Saturn orbits the Sun at a mean distance of 9.539 astronomical units (AU, where 1 AU is the average distance between the Earth and the Sun). Its slightly eccentric (noncircular) orbit, however, allows the planet to be far from the Sun as 10.069 AU and as close as 9.008 AU. Saturn takes 29.46 Earth years to complete one orbit around the Sun. Saturn has an equatorial diameter of 74,855 mi (120,540 km), making it the second-largest planet in the solar system (Jupiter is about the same size as Saturn but is 3.35 times more massive). Saturn spins on its axis 2.25 times more rapidly than the Earth, that is, every 10 hours 14 minutes. This rapid rotation causes it to be 8,073 mi (13,000 km) wider at the equator than it is from pole to pole.
Saturn has an average density of 0.69 g/cm3, less than that of water (1.0 g/cm3) and lowest of all the planets in the solar system. This low density indicates that the planet must be composed mainly of hydrogen and helium (the most abundant elements in the Universe). Theoretical models suggest that Saturn has a rocky inner core that accounts for only about 26% of its mass. This central core is surrounded by a thick layer of liquid metallic hydrogen, a form of hydrogen that occurs only under extreme pressure. This mantle is surrounded by an atmosphere composed mostly of molecular hydrogen and helium that is liquid at its base and gradually becomes less dense at higher altitudes, finally becoming a gaseous atmosphere at the highest levels.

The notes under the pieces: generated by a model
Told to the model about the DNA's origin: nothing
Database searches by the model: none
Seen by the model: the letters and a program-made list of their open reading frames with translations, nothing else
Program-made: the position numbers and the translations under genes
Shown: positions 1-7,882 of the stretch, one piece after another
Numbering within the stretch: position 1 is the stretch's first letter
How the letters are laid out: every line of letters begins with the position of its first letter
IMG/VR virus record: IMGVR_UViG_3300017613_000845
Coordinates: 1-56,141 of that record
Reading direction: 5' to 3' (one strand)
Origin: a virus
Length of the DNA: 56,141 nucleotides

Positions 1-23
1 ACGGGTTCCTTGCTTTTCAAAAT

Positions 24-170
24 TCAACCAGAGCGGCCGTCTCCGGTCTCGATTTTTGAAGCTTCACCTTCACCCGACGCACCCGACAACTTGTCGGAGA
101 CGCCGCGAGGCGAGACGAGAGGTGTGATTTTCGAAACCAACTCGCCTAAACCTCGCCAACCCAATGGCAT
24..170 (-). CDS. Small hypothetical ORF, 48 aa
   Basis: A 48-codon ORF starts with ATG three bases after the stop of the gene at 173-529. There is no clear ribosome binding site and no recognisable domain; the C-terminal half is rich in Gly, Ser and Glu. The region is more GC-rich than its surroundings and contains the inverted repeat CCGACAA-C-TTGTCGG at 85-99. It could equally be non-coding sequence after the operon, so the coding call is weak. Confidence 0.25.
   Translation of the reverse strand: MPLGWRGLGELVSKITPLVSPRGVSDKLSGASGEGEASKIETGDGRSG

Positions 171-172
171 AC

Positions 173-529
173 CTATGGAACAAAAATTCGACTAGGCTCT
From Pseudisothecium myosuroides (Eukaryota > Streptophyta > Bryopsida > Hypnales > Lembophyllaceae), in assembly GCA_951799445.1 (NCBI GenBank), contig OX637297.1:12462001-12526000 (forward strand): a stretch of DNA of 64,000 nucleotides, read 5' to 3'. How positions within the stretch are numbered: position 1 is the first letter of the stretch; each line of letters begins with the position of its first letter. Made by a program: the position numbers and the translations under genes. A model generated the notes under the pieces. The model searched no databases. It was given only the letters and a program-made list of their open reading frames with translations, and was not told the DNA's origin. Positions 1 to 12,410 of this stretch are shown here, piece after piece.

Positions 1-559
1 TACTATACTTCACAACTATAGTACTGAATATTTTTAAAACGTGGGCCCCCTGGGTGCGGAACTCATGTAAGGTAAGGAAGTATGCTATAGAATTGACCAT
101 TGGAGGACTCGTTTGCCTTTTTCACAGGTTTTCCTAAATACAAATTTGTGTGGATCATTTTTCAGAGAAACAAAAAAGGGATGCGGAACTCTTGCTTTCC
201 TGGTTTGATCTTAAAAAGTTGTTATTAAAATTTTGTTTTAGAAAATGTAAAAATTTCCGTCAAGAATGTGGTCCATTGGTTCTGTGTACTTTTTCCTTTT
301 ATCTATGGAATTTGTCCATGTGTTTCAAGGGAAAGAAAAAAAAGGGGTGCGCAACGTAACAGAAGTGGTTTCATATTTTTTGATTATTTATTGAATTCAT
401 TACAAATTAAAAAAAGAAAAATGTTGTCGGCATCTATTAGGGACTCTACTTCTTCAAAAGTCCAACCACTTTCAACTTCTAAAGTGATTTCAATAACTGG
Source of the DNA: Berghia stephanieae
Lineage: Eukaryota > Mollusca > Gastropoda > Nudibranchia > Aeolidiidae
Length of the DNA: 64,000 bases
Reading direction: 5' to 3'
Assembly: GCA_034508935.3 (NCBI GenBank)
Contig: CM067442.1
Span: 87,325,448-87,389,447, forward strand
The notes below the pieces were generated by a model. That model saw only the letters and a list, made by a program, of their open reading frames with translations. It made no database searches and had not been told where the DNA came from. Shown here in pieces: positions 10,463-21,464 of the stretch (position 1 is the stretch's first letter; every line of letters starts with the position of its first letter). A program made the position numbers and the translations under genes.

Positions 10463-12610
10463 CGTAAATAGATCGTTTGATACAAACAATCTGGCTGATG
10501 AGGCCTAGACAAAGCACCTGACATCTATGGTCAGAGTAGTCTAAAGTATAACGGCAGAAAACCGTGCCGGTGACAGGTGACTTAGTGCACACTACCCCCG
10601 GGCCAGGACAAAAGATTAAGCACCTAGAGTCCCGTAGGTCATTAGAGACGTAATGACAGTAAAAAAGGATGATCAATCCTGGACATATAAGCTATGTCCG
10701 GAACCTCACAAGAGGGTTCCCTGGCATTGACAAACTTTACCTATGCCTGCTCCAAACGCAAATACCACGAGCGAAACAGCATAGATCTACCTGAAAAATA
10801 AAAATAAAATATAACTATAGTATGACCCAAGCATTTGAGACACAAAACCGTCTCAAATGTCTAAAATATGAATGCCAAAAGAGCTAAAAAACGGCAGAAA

When the two Voyager spacecraft flew past Saturn in 1980 and 1981, they confirmed that Saturn has a magnetic
|Mean distance (10000 km)
|Orbital period (day)
|2 Distances are given in units of 1000 km. The albedo is a measure of the amount of sunlight reflected by the satellite. An albedo of zero corresponds to no reflection, while an albedo of unity corresponds to complete reflection.
|0.08 - 0.4
field. Like Jupiter's magnetic field, Saturn's is probably produced in the planet's metallic-hydrogen mantle. The magnetic field at Saturn's cloud tops, however, is about one tenth that observed on Jupiter. Indeed, Saturn's equatorial magnetic field is only about twothirds as strong as Earth's.
Careful measurements of Saturn's energy budget (balance of energy absorbed versus energy radiated) show that the planet radiates 1.5–2.5 times more energy into space than it receives from the Sun. This radiated energy indicates that the planet must have an internal heat source. Scientists accept that Saturn draws its extra energy from two sources: (1) heat left over from the planet's formation approximately 4.5 billion years ago, still radiating out into space, and (2) the "raining out" of atmospheric helium. Just as water condenses in terrestrial clouds to produce rain, droplets of liquid helium form in Saturn's atmosphere. As these droplets fall through Saturn's atmosphere they acquire kinetic energy. This energy is absorbed into deeper layers where the droplets meet resistance and slow their fall, and the temperature in those regions increases. This thermal energy is eventually circulated by convection back up through the higher layers of the atmosphere and radiated into space. The helium raining out of Saturn's upper layers is left over from the planet's formation; in about two billion more years all of Saturn's helium will have sunk deep into the planet, at which time heating by helium condensation will cease.
Support for the helium-condensation model was obtained during the Voyager encounters, when it was found that the abundance of helium in Saturn's atmosphere was much lower than that observed in Jupiter's. Upper-atmospheric depletion of helium has not yet occurred on Jupiter because its atmosphere has only recently become cool enough to permit helium condensation; on Saturn, in contrast, helium has been raining out for about two billion years, settling half the available helium toward the core.